Updated: What was Machiavelli talking about?


I make NO APOLOGY for re-blogging one of my own posts and a pretty recent one at that!

I wanted to add Japan to the list of unforeseen events and to re-pose (if that isn’t just a word I have made up) the question: what can we, sensibly, “take for granted” or should we always expect and prepare for the unexpected?

What was Machiavelli talking about? Image via Wikipedia   Or is it really important to know? Because many of his words are so profound that they transcend disciplines, scenarios and centuries! “…in its beginning it is easy to cure, but hard to recognise; whereas, after a time, not having been detected and treated at the first, it becomes easy to recognise but impossible to cure.” – Niccolo Machiavelli If I had attributed the statement to: a respected Economist on the subject o … Read More

via Get “fit for randomness” [with Ontonix UK]

What was Machiavelli talking about?


Niccolo Machiavelli 1

Image via Wikipedia

Or is it really important to know? Because many of his words are so profound that they transcend disciplines, scenarios and centuries!

“…in its beginning it is easy to cure, but hard to recognise; whereas, after a time, not having been detected and treated at the first, it becomes easy to recognise but impossible to cure.”

– Niccolo Machiavelli

If I had attributed the statement to: a respected Economist on the subject of sources of the global banking crisis or sovereign debt; an experienced Political commentator about the situation in Egypt;  a GP, talking about Cholesterol; an Oncologist, talking about cancer; an ecologist on global warming; an accident investigator identifying the cause of a man-made disaster; or one of my colleagues referring to business complexity, there may be some scope to debate the finer points but not the “essence” of the message!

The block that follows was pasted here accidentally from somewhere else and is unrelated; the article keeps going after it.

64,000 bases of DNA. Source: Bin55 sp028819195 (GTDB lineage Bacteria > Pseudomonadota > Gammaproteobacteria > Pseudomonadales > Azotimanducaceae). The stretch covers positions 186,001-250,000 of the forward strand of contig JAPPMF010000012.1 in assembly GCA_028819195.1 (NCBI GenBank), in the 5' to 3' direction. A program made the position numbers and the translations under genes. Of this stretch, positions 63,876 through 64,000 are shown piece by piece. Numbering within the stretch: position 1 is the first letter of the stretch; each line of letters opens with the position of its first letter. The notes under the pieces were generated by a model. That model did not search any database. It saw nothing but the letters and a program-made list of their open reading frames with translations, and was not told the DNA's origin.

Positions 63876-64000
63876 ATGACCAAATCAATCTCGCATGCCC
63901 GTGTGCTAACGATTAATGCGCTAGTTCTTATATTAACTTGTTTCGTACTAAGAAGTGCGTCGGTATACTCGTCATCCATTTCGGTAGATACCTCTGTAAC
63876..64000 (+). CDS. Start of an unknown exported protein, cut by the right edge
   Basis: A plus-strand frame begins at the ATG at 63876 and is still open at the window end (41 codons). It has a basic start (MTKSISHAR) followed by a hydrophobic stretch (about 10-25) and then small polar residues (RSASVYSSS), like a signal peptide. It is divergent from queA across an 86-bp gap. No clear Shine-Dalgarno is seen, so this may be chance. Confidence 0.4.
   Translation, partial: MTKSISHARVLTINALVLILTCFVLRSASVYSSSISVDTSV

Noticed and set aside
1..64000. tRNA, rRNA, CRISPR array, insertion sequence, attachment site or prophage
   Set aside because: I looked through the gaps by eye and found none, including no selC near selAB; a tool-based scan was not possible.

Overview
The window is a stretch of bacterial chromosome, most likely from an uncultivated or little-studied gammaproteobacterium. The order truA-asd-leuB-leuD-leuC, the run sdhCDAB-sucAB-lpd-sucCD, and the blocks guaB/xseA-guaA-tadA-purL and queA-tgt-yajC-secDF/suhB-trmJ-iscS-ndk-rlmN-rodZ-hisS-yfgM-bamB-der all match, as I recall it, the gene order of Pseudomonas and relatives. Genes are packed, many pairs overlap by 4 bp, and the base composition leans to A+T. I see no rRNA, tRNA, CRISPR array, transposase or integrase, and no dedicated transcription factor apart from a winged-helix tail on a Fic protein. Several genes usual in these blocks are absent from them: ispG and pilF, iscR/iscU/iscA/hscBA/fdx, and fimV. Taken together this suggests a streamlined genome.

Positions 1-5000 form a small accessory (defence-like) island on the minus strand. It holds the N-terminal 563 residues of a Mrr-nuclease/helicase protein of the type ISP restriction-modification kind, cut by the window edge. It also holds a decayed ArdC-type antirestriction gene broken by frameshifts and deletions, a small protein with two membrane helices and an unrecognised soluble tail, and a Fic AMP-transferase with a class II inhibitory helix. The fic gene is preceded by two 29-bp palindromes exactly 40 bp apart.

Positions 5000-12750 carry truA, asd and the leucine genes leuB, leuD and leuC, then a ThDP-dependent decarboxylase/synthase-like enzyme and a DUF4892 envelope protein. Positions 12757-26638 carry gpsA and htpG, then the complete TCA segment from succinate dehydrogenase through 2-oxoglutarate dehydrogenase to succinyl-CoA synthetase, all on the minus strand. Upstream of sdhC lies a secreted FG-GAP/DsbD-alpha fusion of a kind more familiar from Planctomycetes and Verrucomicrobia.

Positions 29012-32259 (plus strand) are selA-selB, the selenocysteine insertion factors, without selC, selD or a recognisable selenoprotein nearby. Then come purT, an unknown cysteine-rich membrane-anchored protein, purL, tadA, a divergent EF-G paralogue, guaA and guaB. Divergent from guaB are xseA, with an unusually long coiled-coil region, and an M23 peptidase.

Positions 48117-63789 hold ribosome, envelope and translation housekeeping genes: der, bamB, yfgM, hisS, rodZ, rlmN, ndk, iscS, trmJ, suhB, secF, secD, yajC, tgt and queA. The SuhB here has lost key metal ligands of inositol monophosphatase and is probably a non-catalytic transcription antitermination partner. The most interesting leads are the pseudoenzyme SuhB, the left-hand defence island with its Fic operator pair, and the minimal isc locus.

Prevention is better than cure!

Read more of this post

All you could ever want to know about why complexity is THE big deal


This video by David Korowicz [Complexity, Economy, Civilisation & Collapse] will answer the questions you may not have even thought to ask yourself (or others). His holistic perspective, born out of inter-disciplinary thinking tells you all you need to know about complexity, the folly of a “silo mentality” and the power of interdependence.

DK provides some superb illustrations including something as, apparently, simple as buying a loaf. At the other end of the scale he deals (briefly) with Thermodynamics and the “unseen” complexity of the Global Supply Chain driven by supply and demand. Complexity is the link. Read more of this post

Complexity – Economics – Risk: A Brave Army of Heretics


I have said before that complexity certainly isn’t a “new concept” it is just that our understanding of the subject has grown in the last 30 years…and accelerated within the last 10.

At Ontonix we are proud of the level of understanding that we have brought to the subject. Although, widespread recognition has, thus far, eluded us (more specifically, our Founder, Dr Jacek Marczyk). For Jacek and his original team it has been a journey with some recognition along the way. The fact is that, despite some significant success and some major clients, we are still in relatively early days when it comes to practical applications in the Financial Sector where, we believe (and events of the last few years confirm), there is an enormous and pressing need.

Galileo had his critics too!It is easy to challenge “conventional wisdom” based upon the facts but, as history shows us, change can be vehemently resisted when it comes up against entrenched “belief systems”…particularly when such change presents itself as a threat to those for whom power and wealth (individually and collectively) has derived from their “mastery” of the civilized world as we have come to recognise it.